Capitec Bank Holdings Ltd., South Africa’s second-largest provider of unsecured loans, said Gerrie Fourie will become chief executive officer when Riaan Stassen retires at the end of the year.
The Stellenbosch, South Africa-based bank said Fourie, 49, will take over on Jan. 1 from Stassen, who turned 60 this year. Fourie is responsible for the lender’s sales and operations, Capitec said in a regulatory statement today.
Under Stassen’s leadership, Capitec became South Africa’s sixth-largest bank by market value with more than 8,000 employees, about 600 branches and almost 43 billion rand ($4.3 billion) in assets. While rival African Bank Investments Ltd. warned of a drop in profit as loans sour amid a slowing South African economy, Capitec has continued to show growth.
Stassen was “the heart of the management team that established Capitec Bank in 2000,” the lender said. The executive said in an interview today that he plans to stay on the company’s board,
Capitec fell 0.8 percent to 201.27 rand by the close in Johannesburg, paring this year’s gain to 10 percent. The six-member FTSE/JSE Africa Banks Index gained 1.4 percent today, bringing the year’s advance to 5.1 percent.
“Obviously he was iconic in that position and was the pioneering spirit behind the bank, so shareholders will be sad to see him go,” Craig Pheiffer, general manager of investment at Absa Asset Management Private Clients in Johannesburg, said in an e-mailed response to questions today. “But his successor has been there since the start too.”
Net income rose to 980.8 million rand for the six months through August from 710.8 million rand a year earlier, Capitec said today. Diluted earnings per share rose 21 percent to 8.38 rand and the dividend climbed 20 percent to 2.03 rand. Fee income from loans fell 26 percent to 465 million rand while Capitec boosted its provisions for bad debts 70 percent to 3.2 billion rand.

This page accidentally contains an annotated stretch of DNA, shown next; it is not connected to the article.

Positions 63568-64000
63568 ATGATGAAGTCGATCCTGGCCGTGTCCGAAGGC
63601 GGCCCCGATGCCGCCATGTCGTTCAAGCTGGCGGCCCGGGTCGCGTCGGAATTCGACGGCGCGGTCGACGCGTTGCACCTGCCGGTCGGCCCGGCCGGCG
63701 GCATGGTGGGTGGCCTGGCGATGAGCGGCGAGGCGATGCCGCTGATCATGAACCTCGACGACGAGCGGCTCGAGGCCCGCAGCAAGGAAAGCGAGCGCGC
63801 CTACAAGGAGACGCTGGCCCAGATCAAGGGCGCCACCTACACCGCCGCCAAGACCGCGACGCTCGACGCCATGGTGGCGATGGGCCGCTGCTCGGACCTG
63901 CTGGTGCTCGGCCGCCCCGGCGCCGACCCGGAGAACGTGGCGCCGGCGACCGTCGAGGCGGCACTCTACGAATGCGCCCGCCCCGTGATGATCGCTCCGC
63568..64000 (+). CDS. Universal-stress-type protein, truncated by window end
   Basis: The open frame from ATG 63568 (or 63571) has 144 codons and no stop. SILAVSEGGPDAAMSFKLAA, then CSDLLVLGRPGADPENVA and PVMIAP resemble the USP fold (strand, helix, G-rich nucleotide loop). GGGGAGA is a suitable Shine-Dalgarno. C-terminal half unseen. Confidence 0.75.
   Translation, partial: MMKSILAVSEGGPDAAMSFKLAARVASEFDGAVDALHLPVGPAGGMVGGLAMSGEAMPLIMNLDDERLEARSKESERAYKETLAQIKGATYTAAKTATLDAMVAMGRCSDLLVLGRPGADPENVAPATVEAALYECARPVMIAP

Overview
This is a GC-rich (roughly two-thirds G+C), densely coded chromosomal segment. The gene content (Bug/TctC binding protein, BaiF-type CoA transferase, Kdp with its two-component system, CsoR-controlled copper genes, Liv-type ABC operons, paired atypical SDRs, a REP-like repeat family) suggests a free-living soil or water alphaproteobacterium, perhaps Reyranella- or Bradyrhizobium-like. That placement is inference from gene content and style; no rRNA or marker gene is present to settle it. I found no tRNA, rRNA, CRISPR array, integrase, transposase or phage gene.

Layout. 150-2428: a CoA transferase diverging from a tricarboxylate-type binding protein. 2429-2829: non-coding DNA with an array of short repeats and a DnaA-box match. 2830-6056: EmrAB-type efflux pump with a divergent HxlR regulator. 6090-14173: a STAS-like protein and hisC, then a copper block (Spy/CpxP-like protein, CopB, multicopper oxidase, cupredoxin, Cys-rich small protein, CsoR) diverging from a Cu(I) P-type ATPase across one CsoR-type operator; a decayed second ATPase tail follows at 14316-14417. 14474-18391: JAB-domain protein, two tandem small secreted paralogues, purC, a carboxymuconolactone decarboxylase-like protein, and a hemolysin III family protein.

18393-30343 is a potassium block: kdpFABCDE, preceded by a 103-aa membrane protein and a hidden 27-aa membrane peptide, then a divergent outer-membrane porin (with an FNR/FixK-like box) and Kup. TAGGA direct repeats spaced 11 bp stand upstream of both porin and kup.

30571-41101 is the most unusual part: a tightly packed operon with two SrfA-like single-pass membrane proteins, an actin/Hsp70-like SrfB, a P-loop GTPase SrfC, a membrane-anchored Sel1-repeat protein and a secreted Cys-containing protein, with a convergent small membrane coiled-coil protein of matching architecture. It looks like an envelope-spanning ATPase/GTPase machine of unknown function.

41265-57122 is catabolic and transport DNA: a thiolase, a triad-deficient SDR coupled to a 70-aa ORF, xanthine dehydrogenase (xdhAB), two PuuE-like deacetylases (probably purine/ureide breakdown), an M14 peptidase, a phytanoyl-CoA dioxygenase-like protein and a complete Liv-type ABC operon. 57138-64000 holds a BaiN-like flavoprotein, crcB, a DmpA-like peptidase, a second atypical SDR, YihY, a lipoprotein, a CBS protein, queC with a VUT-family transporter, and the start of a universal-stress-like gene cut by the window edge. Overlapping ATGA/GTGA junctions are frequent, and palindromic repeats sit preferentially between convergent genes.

While the loan book will continue to decline, Capitec is “confident it will continue to grow its customer base” and increase transaction income, Stassen said in the interview. “Since June there has been a decline in arrears. I can’t see why we can’t render good returns going forward.”
Unlike African Bank, Capitec takes in customer deposits and is able to benefit from fees and commissions linked to clients’ transactions. Capitec now has 5 million active clients, it said. Although numbers have grown, labor unrest including wage strikes have been disruptive, according to Stassen, who said the number of clients who lost their jobs in the fiscal first half rose 9.5 percent from a year earlier.
“Despite South Africa’s medium-term challenges, we remain excited about the future and the opportunities available to us,” the company said. “Unsecured credit is here to stay.”
Capitec, which usually sells debt in November, is not planning further sales this year because of a rights issue last year that boosted capital and also slower lending, Stassen said.